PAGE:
In The Valley of Astonishment (which played at Theatre for a New Audience at Polonsky Shakespeare Center in Brooklyn until October 5), Peter Brook, the minimalist, finds interest in a woman with an overcrowded mind. Of course, he, and his co-author and director, Marie-Hélène Estienne, become intrigued with how to empty it.  The postmodern Chaplin, Kathryn Hunter, spindly legged with big feet, plays the reporter, Samy (inspired by the real life of Solomon Shereshevsky), who has a photographic memory (the neurological term is synesthesia, where senses overlap—such as experiencing a number as a color). She goes into show business, as a novelty act, and, ultimately, leaves her brain to science.  In the meantime, no one can figure out how to use her, beyond entertainment—why turn to a human computer, it is assumed, when it’s easier to buy a calculator at Radio Shack?  Seemingly a study of what is not immediately practical (and, perhaps the character is a metaphor for actors, directors, and theater practitioners, as well), such a mind may have aided a bard in housing an Iliad or Odyssey—today, it can get someone fired for being overqualified (like Samy).  The human being is astonishing, but there is a burden to current society and even the self—for being so unique and medically misunderstood. This may be part of the creative vision: Brook writes that “If we go to the theatre, it’s because we want to be surprised, even amazed.  And yet we can only be concerned if we can feel a strong link with ourselves.  So, these two opposite elements have to come together—the familiar and the extraordinary.” Not that Hunter’s character is singular (or her method of memorization–despite its speed.  It really can be used for everyday study anywhere: the system, often called the Memory Palace, is ancient, used long before Macs or iPads by great philosophers, such as Pythagoras, Plato, Aristotle, and Aquinas).  It’s surprising that the doctors in this piece don’t know about this, but such are the problems of centralized power and insistence on the normal—this may also be the writers' and directors' way of showing us the mundane. 

According to investigators Sheila Ostrander and Lynn Schroeder, the Russian Mikhail Kuni—who also became an entertainer in the early to mid part of the twentieth century–demonstrated similar abilities.  He could give correct answers for the number of “spilled matches, teeth in a comb, or huge columns of figures,” as well as fish in a pool. Typically blindfolded during his shows, he could also calculate math problems on five spinning blackboards.  Unfortunately, like Sami, he felt that the stage was not where he wanted to use his gift.  Instead,   he hoped to be an artist: “Giving up painting was the most tragic mistake of my whole life.”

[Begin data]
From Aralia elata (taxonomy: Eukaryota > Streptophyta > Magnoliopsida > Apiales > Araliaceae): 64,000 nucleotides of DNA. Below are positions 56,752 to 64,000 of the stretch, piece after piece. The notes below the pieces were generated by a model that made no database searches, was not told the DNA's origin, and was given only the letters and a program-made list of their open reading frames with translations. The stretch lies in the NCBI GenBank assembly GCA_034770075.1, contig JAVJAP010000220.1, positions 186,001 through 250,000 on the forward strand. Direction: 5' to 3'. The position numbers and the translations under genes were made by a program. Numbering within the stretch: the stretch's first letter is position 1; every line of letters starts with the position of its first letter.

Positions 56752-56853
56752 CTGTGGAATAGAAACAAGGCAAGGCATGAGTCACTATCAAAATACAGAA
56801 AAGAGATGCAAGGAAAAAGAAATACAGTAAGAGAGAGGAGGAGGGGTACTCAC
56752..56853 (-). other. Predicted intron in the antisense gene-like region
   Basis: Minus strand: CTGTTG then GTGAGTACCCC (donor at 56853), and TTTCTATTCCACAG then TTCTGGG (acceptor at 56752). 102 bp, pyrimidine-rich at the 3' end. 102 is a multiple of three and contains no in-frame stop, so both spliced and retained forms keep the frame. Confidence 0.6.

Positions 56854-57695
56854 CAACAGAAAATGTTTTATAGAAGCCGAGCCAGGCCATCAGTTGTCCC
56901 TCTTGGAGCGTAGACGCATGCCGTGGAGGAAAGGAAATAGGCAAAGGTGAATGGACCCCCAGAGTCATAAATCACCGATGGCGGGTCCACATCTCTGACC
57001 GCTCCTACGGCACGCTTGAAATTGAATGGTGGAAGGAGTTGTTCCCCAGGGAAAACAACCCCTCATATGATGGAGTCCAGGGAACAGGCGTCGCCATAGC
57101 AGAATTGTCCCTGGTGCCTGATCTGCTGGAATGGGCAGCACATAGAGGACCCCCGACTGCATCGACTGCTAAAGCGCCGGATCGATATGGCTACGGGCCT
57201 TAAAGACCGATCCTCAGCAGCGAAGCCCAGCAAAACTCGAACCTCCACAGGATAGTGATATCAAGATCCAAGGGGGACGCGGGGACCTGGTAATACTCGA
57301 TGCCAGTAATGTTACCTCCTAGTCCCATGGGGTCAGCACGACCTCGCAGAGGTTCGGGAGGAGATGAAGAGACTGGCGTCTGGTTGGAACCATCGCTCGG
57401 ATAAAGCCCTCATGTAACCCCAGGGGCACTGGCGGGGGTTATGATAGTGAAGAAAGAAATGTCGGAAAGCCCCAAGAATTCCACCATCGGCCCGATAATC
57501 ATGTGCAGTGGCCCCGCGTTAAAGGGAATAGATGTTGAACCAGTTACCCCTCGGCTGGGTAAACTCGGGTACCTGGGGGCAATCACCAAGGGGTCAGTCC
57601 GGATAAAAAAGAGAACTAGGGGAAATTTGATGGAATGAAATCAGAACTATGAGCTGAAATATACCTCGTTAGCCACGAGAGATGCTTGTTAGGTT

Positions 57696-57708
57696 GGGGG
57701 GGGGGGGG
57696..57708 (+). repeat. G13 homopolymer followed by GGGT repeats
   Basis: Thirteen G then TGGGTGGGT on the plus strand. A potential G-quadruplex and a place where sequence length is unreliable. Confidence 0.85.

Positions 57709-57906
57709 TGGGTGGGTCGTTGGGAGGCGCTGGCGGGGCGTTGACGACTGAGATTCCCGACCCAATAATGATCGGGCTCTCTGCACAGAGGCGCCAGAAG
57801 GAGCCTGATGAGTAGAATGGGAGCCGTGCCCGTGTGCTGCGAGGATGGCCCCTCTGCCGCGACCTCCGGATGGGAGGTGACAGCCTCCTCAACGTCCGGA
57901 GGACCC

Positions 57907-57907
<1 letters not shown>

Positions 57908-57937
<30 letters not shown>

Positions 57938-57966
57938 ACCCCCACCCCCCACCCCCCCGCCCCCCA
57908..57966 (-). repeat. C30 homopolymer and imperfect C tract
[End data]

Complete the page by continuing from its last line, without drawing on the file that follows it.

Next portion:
The Valley of Astonishment, (played with two musicians—and including parts of the Persian poem “The Conference of the Birds”–on a stage setting of several chairs, a table, and hat rack in blond wood) ultimately, highlights the limitations of medical science, demonstrating how Hunter’s character is not prized for the grandeur of her mental capabilities, but rather for her freakishness.  In The Valley of Astonishment, we also meet a composer who hears in color; a paralytic who finds a way to use his legs, arms, and hands; and a mentalist, who can tell the names of shuffled, face-down cards (even on the escalator on the way out of the theatre, a young woman began describing that she felt she also might be considered an synesthete).  It is interesting that Hunter’s character does not lose her abilities, given society’s interest in mainstreaming, materialism, and socialization (and maybe she couldn’t).  Unfortunately, Brook and Estienne leave us confined, interpreting a lab rat (which is how the character finally sees herself: she does not reach astonishment). Instead of a multifarious human mind or even human being, we rely on patriarchal science, which must find a way to catch up, fast.  “There are more things in heaven and earth, Horatio, than are dreamt of in your philosophy,” Hamlet tells his friend. Two of them might be human potential and inspiration.

The Valley of Astonishment

Written and directed by Peter Brook and Marie-Hélène Estienne; lighting by Philippe Vialatte; production stage manager, Richard A. Hodge. A C.I.C.T./Théâtre des Bouffes du Nord production, presented by Theater for a New Audience, Jeffrey Horowitz, founding artistic director; Henry Christensen III, chairman; Dorothy Ryan, managing director. At the Polonsky Shakespeare Center, 262 Ashland Place, at Lafayette Avenue, Fort Greene, Brooklyn; 866-811-4111, tfana.org. Through Oct. 5. Running time: 1 hour 20 minutes.

WITH: Kathryn Hunter, Marcello Magni and Jared McNeill (Actors) and Raphaël Chambouvet and Toshi Tsuchitori (Musicians).

Press: Bruce Cohen

(c) 2014 by Bob Shuman.  All rights reserved.

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